Content of course is important but it is about storytelling. There is, in the book, a whole chapter that is about pitch decks and writing a pitch deck and what needs to go into it, but it is about storytelling. And you have to tell your story and it has to be partly about you because as an early-stage business, the investor is buying you, it’s not just the business, they’re backing you as to whether you can deliver that business.
And the pitch deck itself has to have a good visual impact so that it captures their imagination. It really makes them want to turn the next page.
Yeah, like a trailer for a movie?
Exactly the point. If you think of it as a trailer for an upcoming blockbuster movie, it makes you want to go and see the movie, not just to sort of get bored and go through it.
And you know…
You need to excite people right?
Fabulous. Okay. So the last question, following on from the design and visual aesthetics… which is a broader question around branding…
How important is branding, for startups from your perspective?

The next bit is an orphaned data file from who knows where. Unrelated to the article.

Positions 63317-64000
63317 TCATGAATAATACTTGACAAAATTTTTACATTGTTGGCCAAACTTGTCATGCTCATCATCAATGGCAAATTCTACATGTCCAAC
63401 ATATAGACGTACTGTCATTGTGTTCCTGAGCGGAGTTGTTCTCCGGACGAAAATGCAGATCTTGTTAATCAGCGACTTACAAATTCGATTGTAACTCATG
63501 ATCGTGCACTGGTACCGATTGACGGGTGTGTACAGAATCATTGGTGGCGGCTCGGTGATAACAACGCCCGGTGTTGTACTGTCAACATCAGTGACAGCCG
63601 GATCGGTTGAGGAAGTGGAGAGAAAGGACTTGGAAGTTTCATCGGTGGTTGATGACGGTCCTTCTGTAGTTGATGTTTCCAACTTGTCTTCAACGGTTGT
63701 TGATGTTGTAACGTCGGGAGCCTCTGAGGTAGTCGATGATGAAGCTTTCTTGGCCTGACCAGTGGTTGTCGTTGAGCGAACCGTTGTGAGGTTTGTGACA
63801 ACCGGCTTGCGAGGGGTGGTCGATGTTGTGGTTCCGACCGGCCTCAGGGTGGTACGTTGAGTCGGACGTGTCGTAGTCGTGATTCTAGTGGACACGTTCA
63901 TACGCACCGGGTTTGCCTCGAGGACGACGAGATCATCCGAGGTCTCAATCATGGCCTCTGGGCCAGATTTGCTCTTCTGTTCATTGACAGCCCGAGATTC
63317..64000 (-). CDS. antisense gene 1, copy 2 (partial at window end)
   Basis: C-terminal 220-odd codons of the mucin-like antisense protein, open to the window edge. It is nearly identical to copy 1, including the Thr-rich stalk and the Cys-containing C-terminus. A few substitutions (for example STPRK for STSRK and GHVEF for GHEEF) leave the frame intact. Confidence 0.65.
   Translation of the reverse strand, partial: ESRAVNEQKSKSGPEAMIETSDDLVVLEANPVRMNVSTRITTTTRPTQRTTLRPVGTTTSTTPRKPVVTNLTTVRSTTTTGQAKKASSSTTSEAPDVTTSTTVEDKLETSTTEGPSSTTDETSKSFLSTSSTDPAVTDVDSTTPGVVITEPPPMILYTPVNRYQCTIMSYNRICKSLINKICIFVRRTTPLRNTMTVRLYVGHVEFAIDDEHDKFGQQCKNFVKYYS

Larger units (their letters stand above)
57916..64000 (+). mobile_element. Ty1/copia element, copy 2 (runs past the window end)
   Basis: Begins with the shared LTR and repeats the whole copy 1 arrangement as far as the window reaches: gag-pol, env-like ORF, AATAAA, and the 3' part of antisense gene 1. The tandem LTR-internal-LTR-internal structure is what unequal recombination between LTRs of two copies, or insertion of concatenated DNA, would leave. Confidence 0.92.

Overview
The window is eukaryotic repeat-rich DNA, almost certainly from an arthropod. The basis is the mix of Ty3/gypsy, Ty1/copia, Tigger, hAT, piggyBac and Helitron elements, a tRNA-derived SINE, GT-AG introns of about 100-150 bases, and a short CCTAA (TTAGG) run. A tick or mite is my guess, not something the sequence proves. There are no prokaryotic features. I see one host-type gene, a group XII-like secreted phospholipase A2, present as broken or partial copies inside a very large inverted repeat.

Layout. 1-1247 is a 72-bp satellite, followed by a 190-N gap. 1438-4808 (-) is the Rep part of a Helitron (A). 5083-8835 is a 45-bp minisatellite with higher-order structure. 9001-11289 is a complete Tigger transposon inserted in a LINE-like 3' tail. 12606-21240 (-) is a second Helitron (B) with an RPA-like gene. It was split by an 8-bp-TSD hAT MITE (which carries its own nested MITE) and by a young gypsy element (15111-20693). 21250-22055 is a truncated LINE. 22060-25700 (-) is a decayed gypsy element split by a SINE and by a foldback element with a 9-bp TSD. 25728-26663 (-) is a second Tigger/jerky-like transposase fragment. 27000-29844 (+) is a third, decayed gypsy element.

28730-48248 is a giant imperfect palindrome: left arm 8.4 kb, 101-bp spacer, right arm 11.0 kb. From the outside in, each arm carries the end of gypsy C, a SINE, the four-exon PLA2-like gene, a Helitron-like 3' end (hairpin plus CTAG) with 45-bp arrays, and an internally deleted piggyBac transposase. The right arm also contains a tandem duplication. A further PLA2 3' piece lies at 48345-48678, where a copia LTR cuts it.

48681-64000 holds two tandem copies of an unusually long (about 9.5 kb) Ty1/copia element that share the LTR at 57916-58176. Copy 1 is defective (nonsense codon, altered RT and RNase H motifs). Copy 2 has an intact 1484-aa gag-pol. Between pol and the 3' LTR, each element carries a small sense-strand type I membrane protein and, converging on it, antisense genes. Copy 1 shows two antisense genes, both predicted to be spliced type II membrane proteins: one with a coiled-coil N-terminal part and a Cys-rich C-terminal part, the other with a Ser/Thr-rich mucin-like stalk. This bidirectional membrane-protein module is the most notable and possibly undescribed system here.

I think branding is the whole visual impact of the broader brand.
So think of it in terms of all of the things that you do is important. The name of what it looks like, everything. So if you look at my own business, Boom & Partners we are a, I guess you could call it a financial consultancy or a business consultancy, you know, potentially a boring type of business, but we didn’t want to come across as old fashioned and boring.
We wanted to come across as being approachable and friendly, but we’re not a marketing or an ad agency. So you can’t be too hip. You have to be a bit serious, but also a bit approachable. And that’s what we’ve tried to achieve in our own website and branding and what we are actually very often I’m told has worked extremely well.